Thursday, April 24, 2014

U is for Utah

Utah. . . home of (as the sign outside the town of Kanab has it), the Greatest Earth on Show.  The Colorado Plateau made for some amazing landscapes.  Below are just a few samples, from A to Z, of course!

Arches National Park:
Landscape Arch

Off trail up in the rocks

Double O Arch.  Look closely for the second O down near the bottom of the page!

Bryce Canyon National Park:

Capitol Reef National Park:
Hickman Bridge

Coyote Buttes (The Wave is here, but we visited the less-visited Paw Hole area.  Buckskin Gulch is here, too.):

Starting out in an April snowstorm (Paw Hole)
Layer-cake rocks (Paw Hole)

Buckskin Gulch slot canyon

Goblin Valley State Park.  These are some of the most family-friendly photos I had:
Hoodoos left by interesting erosion
The Henry Mountains

Pariah River.  The southernmost stretch is famous, and we hiked it in 1995(before digital),but upstream is pretty, too.  We went there in 2006:
"River" is often a courtesy term out west.  Though I think this was a side-stream.
Definitely a side-stream, with clear, cool water.
This area had a mix of petroglyphs and "cowboy glyphs"--historical, rather than prehistorical, rock art.
The Toadstools (a dinky spot near Kanab, just to show that you can't move in Utah without tripping over something cool):

Differential erosion again, due to different hardnesses of the rocks

Zion National Park:
Zion Canyon from up on the rim (nearly 10,000')

The Virgin River from Angel's Landing--a hike not for the acrophobic.

Hiking the Virgin River Narrows, a beautiful canyon to be avoided in rainy seasons.

Amazing how cold this was at 6:30 a.m., and how refreshing three hours later when we returned!

It's an unmercifully huge collection of photos, and even so I've left out Canyonlands National Park, the San Rafael reef (much of which is unprotected, though in any other state it would be a park for sure), the Great Salt Lake, Flaming Gorge National Recreation Area Lake Powell, Cedar Breaks National Monument, Escalante-Grand Staircase National Monument, Dinosaur National Monument, Kodachrome Basin, Coral Pink Sand Dunes, and the Uinta Mountains (ditto the La Sals, the Henry Mountains, and the Abajo Mountains, all sky islands--isolated mountain ranges that are ecological "islands"), etc., etc., etc.  "The Greatest Earth on Show," indeed.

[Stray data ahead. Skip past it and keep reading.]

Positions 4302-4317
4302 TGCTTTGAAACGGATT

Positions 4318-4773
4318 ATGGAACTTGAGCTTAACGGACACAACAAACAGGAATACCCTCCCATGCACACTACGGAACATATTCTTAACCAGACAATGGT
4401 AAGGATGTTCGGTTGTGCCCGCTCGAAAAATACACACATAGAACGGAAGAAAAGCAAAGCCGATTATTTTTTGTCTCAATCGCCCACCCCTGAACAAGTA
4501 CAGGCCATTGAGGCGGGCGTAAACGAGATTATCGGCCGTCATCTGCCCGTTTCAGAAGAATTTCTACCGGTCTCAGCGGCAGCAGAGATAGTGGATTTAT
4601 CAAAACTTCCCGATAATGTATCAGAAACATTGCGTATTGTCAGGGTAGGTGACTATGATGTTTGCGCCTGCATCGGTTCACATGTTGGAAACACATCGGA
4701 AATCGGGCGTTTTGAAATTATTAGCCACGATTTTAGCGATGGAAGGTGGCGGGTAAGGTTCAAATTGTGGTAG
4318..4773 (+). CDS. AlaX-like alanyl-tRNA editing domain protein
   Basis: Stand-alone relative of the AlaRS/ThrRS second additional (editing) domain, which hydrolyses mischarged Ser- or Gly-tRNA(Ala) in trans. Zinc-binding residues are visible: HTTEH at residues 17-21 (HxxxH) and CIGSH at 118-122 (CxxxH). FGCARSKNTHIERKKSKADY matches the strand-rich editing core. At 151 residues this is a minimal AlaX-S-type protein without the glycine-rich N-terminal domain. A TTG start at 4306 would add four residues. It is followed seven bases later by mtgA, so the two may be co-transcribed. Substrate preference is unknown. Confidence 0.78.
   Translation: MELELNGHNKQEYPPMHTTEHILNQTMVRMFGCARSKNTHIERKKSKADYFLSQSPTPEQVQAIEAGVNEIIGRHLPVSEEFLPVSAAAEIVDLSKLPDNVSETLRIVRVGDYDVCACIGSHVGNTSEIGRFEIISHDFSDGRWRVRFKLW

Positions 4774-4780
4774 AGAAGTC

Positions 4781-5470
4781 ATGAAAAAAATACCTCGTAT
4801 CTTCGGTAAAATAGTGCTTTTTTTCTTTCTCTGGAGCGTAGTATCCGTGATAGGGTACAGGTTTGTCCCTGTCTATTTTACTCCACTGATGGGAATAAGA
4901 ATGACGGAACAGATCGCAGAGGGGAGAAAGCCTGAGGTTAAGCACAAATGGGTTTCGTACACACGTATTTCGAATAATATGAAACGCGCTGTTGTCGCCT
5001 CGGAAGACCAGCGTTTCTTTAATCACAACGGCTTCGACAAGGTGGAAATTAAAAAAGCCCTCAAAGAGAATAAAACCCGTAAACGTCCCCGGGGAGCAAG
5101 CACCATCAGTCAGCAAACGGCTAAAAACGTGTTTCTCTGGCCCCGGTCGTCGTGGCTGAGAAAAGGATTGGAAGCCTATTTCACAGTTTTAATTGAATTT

1. What a gorgeous photo essay! Love the shot of you wading. I can imagine that it was tough to pare down your photos for this post. I visited all those canyons, too, but I was just a wee sprout. Even so, those places made an impression on me and I would love to go back.Thanks for this marvelous armchair tour. :D

    ~Tui Snider~ Dropping by from the A to Z challenge! :D
    @TuiSnider on Twitter
    My blog: Tui Snider's Offbeat & Overlooked Travel
    I am also part of the #StoryDam team, a friendly writing community!

    1. Hi Tui, thanks for dropping by! Wading that spot was a little better for me--that's Second Son there, and it was up to his waist, but a little less painful for us taller folks!

      It is very hard to select only a few pictures. But it's the key to being taken for a good photographer--don't share the 587 bad pictures! Editing after our trips is a huge job and I procrastinate way too much :D

  2. So amazing--I do envy you and your travels!

    1. We are so lucky to be able to do that. It's being on an academic schedule. We didn't hit all those spots on one trip, though. That would be a bit much!

  3. Holy wow. I knew Utah was beautiful but didn't know it was that beautiful. Thanks for the pics.

    1. I do dearly love the alpine and the high mountains. But the Colorado Plateau (the Utah/AZ canyon country) holds a place in my heart maybe equal it. I'm happiest if I get to both in any given year.


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